"....our family was close to our neighbors. Their children were cared for by a young black woman whose name I’m embarrassed to say I’ve forgotten. She slept in their basement. My dad did a lot of work around the house, and happened to have some extra moveable partitions. He gave one to her, so that she could have some extra privacy.Things have certainly changed. But in many ways, they have not. Millions of people still work for poverty wages. And taken broadly as a class of worker, there are distinct disadvantages they face that are not entirely dissimilar to what was so starkly a racial matter a few decades ago. In fact, I wonder as I type this, whether the racial differences are still as stark. We took a vacation up the California coast this summer and witnessed many fieldworkers who were all Hispanic, as far as I could tell, and likely undocumented. We're used to the lowest forms of labor - in status, difficulty and pay - being done by minorities.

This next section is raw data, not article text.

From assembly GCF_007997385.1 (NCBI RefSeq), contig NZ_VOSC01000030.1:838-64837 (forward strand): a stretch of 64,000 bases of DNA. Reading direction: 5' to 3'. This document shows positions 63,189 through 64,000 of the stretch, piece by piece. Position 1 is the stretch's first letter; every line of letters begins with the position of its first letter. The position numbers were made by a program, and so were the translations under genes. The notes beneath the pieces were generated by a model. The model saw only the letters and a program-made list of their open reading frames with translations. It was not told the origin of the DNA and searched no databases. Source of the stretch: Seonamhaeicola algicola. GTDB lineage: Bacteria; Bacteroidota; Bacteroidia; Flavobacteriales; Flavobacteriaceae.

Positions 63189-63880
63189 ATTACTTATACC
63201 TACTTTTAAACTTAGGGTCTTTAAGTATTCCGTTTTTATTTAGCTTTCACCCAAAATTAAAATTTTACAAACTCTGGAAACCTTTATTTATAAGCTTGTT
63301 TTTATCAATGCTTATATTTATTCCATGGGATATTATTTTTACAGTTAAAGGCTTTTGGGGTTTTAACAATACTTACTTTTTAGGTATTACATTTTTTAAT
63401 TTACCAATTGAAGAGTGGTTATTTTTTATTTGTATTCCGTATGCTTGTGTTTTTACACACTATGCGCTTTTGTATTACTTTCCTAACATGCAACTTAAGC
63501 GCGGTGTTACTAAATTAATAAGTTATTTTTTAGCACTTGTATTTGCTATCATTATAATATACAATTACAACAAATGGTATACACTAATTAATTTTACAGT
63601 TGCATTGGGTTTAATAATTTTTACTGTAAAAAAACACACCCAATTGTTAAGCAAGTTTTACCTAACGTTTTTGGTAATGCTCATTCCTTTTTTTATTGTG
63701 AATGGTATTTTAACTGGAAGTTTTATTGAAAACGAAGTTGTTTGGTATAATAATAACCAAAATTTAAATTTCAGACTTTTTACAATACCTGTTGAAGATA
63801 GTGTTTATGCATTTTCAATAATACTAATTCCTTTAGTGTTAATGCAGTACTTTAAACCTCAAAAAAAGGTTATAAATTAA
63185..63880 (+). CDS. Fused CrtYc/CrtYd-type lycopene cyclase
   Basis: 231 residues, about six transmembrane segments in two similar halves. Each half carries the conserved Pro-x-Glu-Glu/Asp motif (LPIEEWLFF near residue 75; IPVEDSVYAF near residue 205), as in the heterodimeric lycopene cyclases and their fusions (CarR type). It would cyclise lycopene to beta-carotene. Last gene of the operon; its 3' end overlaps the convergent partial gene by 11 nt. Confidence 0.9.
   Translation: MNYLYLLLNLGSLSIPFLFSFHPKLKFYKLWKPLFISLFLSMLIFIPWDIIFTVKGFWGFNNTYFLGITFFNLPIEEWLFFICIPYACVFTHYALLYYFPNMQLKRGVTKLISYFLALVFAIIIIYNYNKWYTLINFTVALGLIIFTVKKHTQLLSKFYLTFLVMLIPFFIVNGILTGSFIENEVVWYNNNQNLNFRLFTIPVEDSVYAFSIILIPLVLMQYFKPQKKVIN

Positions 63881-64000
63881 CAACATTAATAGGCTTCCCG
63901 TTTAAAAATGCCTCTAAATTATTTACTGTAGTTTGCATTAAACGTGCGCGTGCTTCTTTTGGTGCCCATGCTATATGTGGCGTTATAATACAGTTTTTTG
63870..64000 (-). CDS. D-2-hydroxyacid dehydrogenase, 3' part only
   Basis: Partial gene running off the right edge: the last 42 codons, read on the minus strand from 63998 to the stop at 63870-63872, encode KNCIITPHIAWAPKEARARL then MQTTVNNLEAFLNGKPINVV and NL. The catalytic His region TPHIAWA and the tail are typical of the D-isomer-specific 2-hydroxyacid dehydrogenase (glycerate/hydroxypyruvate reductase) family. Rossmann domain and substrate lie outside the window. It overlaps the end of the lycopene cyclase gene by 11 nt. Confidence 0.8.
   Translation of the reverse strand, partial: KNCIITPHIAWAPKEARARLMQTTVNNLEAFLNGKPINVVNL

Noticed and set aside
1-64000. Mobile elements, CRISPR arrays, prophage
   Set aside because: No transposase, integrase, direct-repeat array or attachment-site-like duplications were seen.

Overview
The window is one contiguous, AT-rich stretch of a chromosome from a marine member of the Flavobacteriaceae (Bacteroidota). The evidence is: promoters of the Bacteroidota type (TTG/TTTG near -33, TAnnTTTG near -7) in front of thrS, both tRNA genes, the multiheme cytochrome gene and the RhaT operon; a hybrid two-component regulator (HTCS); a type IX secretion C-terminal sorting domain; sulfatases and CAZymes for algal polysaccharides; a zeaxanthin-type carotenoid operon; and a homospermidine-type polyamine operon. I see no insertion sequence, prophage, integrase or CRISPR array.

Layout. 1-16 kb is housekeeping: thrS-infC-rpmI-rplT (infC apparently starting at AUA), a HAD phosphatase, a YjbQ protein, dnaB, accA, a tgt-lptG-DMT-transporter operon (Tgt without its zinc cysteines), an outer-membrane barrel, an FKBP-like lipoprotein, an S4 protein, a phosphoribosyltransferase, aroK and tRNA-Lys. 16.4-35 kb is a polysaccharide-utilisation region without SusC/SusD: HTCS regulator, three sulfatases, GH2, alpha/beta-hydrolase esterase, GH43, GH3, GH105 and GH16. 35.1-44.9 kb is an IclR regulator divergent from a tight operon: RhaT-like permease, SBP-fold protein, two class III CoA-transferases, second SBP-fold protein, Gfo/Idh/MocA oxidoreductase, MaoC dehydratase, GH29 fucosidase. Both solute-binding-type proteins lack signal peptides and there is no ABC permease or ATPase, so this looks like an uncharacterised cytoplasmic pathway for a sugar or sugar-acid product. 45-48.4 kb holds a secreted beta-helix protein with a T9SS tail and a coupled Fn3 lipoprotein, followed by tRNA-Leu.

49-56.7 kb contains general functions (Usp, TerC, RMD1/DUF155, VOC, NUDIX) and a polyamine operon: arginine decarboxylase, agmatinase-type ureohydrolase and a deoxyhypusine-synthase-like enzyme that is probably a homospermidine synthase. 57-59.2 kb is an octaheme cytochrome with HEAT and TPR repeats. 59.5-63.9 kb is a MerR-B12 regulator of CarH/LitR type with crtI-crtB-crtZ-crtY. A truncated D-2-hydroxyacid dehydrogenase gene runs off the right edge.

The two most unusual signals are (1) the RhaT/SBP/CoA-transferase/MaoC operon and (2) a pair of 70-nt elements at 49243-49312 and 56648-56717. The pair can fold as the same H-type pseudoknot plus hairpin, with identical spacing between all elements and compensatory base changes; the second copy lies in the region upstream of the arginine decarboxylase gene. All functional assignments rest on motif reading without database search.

That night, the neighbors stormed over. They informed my parents that if they had wanted her to have a partition, they would have bought her one, and that my father had made an inexcusable intrusion into their home. There were some harsh words. Our families maintained polite but frosty relations from that moment forward."
While we can I think agree that most overt racism has all but disappeared, at least as a primary factor in employment, structural problems remain in which large sectors of society are disenfranchised and almost destined from birth to lives of poverty and desperation. And to the extent that any of us partake in the economy, certainly when we purchase services that directly require the labor of minimum-wage employees, we are exploiting their lack of empowerment. The notion that they are all completely free individuals who could easily have decided to go to school and become lawyers or highly skilled workers is a convenient fantasy.